Tips on attending conferences

Thoughtful article in today’s Financial Times (subscribers only) quotes 49-year-old Yolanda Barnes, a research director at an estate agency who attends 20 conferences annually. This veteran of the conference circuit prefers attending smaller conferences. She finds it easier to gather specialized information.

Larger events are better for networking.

Example: many experienced speakers attend the big National Speakers Association Convention purely for networking.

Yolanda prefers halls with natural light (note: avoid underground venues such as the San Francisco Moscone Center) and dislikes stage-managed ‘live’ discussions which “lack intellectual repartee and the spark of real debate”.

She concludes by sharing her tips on attending conferences:

“Listen imaginatively. Even if the speaker’s area is not relevant to you you will find a way of translating it to your particular speciality. And it’s always better to attend a few good sessions than to try to cram everything in,” she says.

“As a researcher I might want quite different things from a meeting or conference to other delegates. But you should always stock up with business cards and leave enough time for chatting with other professionals and asking questions.”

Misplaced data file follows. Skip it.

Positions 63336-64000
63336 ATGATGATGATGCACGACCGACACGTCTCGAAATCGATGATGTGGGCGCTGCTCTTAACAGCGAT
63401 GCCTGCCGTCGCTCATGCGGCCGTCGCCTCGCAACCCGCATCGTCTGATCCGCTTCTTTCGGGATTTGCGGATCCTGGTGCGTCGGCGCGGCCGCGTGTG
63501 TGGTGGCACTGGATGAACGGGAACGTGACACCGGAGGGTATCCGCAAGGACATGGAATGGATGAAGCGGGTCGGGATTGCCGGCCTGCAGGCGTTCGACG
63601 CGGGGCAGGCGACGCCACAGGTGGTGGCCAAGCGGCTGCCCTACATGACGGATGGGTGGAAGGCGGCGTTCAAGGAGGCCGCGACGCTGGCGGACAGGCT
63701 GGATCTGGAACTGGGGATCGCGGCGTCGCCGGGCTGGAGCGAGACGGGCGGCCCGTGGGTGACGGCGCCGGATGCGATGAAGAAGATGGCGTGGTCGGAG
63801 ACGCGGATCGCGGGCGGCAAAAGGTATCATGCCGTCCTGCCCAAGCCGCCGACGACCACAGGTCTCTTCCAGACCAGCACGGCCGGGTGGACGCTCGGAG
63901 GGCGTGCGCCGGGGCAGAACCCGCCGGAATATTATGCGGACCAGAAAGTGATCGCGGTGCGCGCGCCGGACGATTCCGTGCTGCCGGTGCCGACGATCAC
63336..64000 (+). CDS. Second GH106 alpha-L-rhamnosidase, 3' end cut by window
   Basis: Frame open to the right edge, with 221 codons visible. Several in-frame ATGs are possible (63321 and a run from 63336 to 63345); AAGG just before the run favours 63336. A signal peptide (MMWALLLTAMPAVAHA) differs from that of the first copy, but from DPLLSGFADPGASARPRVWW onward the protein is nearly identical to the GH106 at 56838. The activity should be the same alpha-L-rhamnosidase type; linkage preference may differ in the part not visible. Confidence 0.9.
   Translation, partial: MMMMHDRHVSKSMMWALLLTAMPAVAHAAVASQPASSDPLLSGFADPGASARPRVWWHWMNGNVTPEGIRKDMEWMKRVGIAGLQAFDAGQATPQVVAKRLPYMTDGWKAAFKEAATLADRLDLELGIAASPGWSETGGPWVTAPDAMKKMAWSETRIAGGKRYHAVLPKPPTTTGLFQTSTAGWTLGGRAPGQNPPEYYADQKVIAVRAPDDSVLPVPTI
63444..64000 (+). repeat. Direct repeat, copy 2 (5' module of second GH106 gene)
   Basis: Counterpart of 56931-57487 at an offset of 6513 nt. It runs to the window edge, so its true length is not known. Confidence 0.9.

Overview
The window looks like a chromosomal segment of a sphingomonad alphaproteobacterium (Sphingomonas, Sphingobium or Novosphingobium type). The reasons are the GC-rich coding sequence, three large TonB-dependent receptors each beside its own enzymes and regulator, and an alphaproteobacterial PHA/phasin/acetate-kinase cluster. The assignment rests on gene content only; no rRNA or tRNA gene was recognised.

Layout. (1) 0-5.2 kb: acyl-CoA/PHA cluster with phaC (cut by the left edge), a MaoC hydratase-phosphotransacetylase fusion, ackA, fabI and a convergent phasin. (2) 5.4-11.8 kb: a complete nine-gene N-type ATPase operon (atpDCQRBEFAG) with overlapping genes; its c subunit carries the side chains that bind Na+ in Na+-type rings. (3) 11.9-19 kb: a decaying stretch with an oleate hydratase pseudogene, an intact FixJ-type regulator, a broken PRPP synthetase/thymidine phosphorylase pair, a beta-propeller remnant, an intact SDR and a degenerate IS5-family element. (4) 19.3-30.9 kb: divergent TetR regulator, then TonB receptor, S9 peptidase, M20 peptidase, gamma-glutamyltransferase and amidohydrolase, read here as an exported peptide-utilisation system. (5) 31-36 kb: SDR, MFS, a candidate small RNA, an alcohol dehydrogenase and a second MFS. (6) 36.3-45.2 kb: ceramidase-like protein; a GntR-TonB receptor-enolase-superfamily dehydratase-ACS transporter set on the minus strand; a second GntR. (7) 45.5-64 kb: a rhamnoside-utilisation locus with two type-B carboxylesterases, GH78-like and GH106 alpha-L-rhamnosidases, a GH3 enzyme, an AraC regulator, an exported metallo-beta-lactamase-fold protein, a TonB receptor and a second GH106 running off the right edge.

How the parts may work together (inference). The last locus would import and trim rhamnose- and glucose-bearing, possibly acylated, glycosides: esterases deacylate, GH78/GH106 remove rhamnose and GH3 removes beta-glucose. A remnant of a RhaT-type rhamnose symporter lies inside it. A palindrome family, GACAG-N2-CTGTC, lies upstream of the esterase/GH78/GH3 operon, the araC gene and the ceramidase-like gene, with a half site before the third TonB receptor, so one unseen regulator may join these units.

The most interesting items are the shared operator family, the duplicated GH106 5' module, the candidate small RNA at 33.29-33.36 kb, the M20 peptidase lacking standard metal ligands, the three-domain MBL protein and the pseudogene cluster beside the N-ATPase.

Other resources for you to check if you are conference-bound include:

  • Bill Lampton’s Ten Tips on Attending a Conference
  • My favorite – Tip #8:

    Buy the tapes and audio CDs recorded during the sessions.

  • Stephen Abram’s Conference Tips
  • I love his measure of value for attending:

    I met at least one new person every day.
    I learned at least one useful thing I didn’t know in a session every day.
    I had at least one substantive discussion with a vendor about a new product that I might need.
    I had fun, every day.

  • This summary of a discussion among graduate-students on tips and tricks for conferences.
  • My favorite bit of advice:

    If you are giving a talk, do not read your paper. Do not fight with the organizer over time. Do not be convinced that the audience will be enthralled if only you can get this one last point in. Do not edit out whole sections on the fly as you notice time running out. If you find yourself falling in love with your own prose, exercise caution.

  • Finally, this insightful article from gives some ideas on how to attend a conference without being there!
  • The trick, of course, is to use the web to capture content, example:

    For tech conferences, I’ve found that IT Conversations, part of the Gigavox Media network, have some GREAT coverage. I should also mention PodTech, another really great source for interesting conference coverage.

What are your tips for attending conferences?

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This tip is not technically about networking, but I would say that the first thing I think about when planning to attend a conference is wearing comfortable shoes!

I’ve spent many hours on the floor of the Moscone Center and other venues, large and small, and there’s never enough seating.